It is estimated that the risk of transmission of the virus to the baby is very low. Cesarean delivery is not always necessary in case of genital warts (only in few cases where warts grows abruptly and block the vaginal passage). In extreme rare cases of vaginal delivery a baby can develop warts in the throat called as respiratory papillomatosis which can be treated with laser surgery. Most babies coming in contact with HPV during pregnancy or birth are usually able to overcome the virus. Your baby may initially show the presence of HPV, but this often disappears within a year.

genital warts in pregnancy

genital warts in pregnancy

Today genital warts is very prevalent among all population and races. It is estimated that 75-80% of sexually active population may acquire HPV sometime during their life. Most of the people are unaware or will never know they have virus as these individuals do not show any signs and symptoms. It’s our immune system that keeps the virus under control or destroys it. HPV may only show-up when your body immune system is low. As in case of a pregnant woman, immune system is already somewhat compromised as her body needs to provide immune for another life in addition to hers.

Final notes, HPV often get worse during pregnancy as your immune system is suppressed in pregnancy. However there is no any documented research claiming HPV specific complications during pregnancy. Few complications that people talk about may usually be due to other associated diseases that go undiagnosed. Also, the risk of transmission from mother to child is very low. Just make sure you do a regular follow-up with your doctor and let him know any changes in your condition. As far as treatment is concern, some doctors recommends treating it during pregnancy, while others suggest waiting till delivery as in many cases they go away after child birth.

HIV Early Signs and Symptoms

Skin rash can provide the first suspicion of early HIV infection in most individuals. When HIV early signs (mostly cutaneous) are correlated with systemic symptoms HIV infection can be suspected and diagnosed early. Although there is no cure for HIV, it can be managed effectively with antiretroviral (ARV) drugs and prevent complications and opportunists infection so one can live a normal life.

Signs and symptoms of HIV can occur as early as 5 days to 30 days following exposure to HIV, most commonly within 3-4 weeks. Early symptoms may be mild, asymptomatic or severe which might need hospitalization. It is estimated that around 60-70 percent of individuals recently infected with HIV may experience early symptoms and signs. These symptoms and signs can be divided into systemic and cutaneous which are discussed below.

Early Systemic Symptoms of HIV Infection

More than 80-90 percent of individuals may experience fever, lethargy and malaise. About 50-70 percent may experience muscular pain and joint pain; night sweat may be associated in around 50 percent of the patients, weight loss may be seen in about 25 percent of the patients, and other symptoms like headache, nausea vomiting, diarrhea etc, may be seen in around 30-60 percent of the patients. Few patients may also present with swollen lymph nodes. Below are the lists of early symptoms of HIV (Systemic).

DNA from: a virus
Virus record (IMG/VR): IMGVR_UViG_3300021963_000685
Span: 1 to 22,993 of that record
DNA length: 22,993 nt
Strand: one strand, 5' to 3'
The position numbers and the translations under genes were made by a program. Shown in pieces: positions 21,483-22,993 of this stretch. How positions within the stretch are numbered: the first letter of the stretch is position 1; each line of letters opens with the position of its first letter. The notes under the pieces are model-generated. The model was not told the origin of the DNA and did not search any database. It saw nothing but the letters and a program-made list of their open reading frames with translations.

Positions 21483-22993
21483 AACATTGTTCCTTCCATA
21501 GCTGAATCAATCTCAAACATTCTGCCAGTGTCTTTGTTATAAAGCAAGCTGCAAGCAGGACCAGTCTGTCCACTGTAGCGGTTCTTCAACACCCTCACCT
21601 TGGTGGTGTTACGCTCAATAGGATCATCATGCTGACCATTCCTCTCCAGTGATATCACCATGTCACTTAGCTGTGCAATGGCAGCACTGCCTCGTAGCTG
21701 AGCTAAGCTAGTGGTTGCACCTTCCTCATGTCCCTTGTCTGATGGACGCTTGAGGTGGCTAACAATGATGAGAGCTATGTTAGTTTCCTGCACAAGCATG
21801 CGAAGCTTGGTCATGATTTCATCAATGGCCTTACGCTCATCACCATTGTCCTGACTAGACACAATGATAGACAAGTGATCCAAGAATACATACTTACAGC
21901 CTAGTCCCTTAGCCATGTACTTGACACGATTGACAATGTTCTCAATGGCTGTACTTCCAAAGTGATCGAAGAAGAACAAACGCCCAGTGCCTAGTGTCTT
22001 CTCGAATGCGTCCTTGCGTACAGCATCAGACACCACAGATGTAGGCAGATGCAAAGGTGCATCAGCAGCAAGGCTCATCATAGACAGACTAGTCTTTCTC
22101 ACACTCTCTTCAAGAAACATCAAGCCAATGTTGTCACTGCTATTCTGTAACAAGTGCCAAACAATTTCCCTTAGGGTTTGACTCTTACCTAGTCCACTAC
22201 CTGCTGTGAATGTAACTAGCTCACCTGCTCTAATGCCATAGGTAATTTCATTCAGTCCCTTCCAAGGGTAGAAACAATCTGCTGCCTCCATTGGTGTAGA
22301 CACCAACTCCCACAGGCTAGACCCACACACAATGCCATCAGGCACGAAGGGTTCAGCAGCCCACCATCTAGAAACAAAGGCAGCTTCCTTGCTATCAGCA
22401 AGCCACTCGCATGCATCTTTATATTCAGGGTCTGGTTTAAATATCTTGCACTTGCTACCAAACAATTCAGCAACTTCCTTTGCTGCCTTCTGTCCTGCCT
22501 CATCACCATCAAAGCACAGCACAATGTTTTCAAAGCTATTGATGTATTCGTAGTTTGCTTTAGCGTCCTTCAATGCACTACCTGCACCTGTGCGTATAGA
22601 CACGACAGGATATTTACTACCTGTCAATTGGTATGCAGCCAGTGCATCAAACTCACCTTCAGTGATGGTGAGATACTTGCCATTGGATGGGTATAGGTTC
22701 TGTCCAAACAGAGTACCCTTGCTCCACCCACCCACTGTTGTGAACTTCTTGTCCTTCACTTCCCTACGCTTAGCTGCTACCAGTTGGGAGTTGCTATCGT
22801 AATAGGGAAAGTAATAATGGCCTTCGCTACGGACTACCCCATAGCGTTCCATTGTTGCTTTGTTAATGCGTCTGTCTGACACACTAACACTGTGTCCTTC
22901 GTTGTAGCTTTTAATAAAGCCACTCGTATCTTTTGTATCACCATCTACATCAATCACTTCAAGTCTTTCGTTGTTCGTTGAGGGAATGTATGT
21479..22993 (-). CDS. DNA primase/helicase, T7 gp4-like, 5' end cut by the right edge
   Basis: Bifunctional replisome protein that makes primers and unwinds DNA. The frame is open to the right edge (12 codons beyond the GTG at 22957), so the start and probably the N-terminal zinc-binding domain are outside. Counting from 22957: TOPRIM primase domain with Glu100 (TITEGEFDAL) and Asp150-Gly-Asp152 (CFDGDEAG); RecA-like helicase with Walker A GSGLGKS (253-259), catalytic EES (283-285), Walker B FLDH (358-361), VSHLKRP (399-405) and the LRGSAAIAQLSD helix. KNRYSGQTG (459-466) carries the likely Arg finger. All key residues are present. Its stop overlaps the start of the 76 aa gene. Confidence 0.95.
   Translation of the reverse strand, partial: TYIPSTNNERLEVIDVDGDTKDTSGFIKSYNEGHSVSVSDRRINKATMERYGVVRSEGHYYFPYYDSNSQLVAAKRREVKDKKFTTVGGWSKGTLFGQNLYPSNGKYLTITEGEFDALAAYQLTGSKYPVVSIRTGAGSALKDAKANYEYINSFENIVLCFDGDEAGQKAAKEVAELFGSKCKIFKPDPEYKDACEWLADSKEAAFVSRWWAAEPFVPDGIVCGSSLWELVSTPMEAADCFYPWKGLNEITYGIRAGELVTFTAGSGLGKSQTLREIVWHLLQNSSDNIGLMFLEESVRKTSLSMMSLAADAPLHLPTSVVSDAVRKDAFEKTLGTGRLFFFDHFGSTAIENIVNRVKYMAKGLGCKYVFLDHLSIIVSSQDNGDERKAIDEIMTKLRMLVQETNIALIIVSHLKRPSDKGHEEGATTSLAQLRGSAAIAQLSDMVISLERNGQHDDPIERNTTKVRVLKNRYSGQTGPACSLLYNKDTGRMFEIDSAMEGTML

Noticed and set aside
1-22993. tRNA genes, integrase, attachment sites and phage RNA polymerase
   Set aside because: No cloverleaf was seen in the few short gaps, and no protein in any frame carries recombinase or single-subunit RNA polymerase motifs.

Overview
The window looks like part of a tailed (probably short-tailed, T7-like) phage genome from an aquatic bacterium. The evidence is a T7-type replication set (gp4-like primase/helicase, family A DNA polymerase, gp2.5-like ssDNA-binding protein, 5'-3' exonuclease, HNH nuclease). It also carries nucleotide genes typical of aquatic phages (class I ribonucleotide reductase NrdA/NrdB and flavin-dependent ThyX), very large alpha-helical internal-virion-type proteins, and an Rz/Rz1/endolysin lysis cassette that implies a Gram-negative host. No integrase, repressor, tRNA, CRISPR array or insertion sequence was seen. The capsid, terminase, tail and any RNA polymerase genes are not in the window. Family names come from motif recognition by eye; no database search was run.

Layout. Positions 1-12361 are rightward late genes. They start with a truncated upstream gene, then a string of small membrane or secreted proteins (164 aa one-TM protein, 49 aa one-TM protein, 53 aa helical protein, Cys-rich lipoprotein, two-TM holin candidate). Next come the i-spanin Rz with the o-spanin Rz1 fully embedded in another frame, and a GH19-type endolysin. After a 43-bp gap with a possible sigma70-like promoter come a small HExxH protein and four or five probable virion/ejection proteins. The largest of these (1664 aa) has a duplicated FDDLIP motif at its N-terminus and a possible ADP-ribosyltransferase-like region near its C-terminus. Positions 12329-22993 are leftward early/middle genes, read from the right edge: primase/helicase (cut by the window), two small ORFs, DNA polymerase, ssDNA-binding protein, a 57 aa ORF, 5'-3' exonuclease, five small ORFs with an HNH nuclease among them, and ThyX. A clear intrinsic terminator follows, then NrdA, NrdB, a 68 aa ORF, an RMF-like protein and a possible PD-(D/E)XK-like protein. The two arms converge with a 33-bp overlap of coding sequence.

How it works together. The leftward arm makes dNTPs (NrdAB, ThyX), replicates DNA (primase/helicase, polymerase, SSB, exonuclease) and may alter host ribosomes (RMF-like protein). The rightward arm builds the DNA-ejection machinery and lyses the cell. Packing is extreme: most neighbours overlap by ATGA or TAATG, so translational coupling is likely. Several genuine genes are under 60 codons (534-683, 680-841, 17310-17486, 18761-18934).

Early Symptoms of HIV Infection

  • Swollen cervical, axillary and inguinal lymph nodes
  • Fever, Fatigue, muscular pain and joint pain
  • Vomiting, abdominal pain and diarrhea
  • Anorexia, weight loss and depression
  • Cough, pharyngitis and tonsillitis
  • Nausea, dizziness, headache
  • Sore eyes, photophobia
  • Oral candidosis
  • Night sweats
Mucocutaneous Signs and Symptoms of HIV Infection

Skin rash is seen in around 50-60 percent of the patients following HIV infection and usually appears 2-3 days after onset of fever. These infectious exanthema consists of pink macules and perifollicular papules that may erupt on face, palms and soles, but can occur on any parts of the body. These skin rashes may last a week and resolves. In few cases urticarial or vesicular lesions and alopecia may be present. Painful ulcers in mouth and ano-genital areas may be present.

Early Dermatological manifestations of HIV
  • Urticaria
  • Exanthema
  • Enanthema
  • Oral ulceration
  • Genital ulceration
  • Toxic erythema
  • Erythema multiforme
  • Oropharyngeal candidosis
  • Acute genitocrural intertrigo

The early symptoms and signs of patient infected with HIV may last from 1 week to 6 weeks or more. It is suggested that individual with early symptoms and signs that lasts more than 2 weeks may be associated with higher risk of developing AIDS within 3 years after initial symptoms than those with no early symptoms or that resolved within a week or two.

Herpetic Whitlow: Herpes on Hands

People are aware about the herpes that commonly develops around mouth (herpes labialis) and genital areas (genital herpes). But the same virus can also affect fingers and toes. We call it herpetic whitlow; also called as finger herpes, hand herpes or digital herpes simplex. Herpetic whitlow is very painful viral infection of finger or toes caused by herpes simplex virus (HSV), the same virus that causes cold sores (herpes labialis) and genital herpes..

It is estimated that about 60 percent of the cases of hand herpes is caused by herpes simplex type 1, while the rest 40 percent is caused by herpes simplex type 2. One gets herpetic whitlow when he/she comes into direct contact with the herpes virus either from the same person having oral or genital herpes or through another person. Herpes virus enters the body through break in the skin (usually torn cuticle at the base of finger nails or any cuts).

Herpetic whitlow is commonly seen in children and dental health workers where they commonly come in oral contact (thumb sucking in children and oral or other contact for dentists and health workers). So, children and healthcare workers usually gets infected with herpes simplex type 1 (HSV-1) and in the rest HSV-2 may be quite common, possibly due to self-infection or during sexual foreplay or so.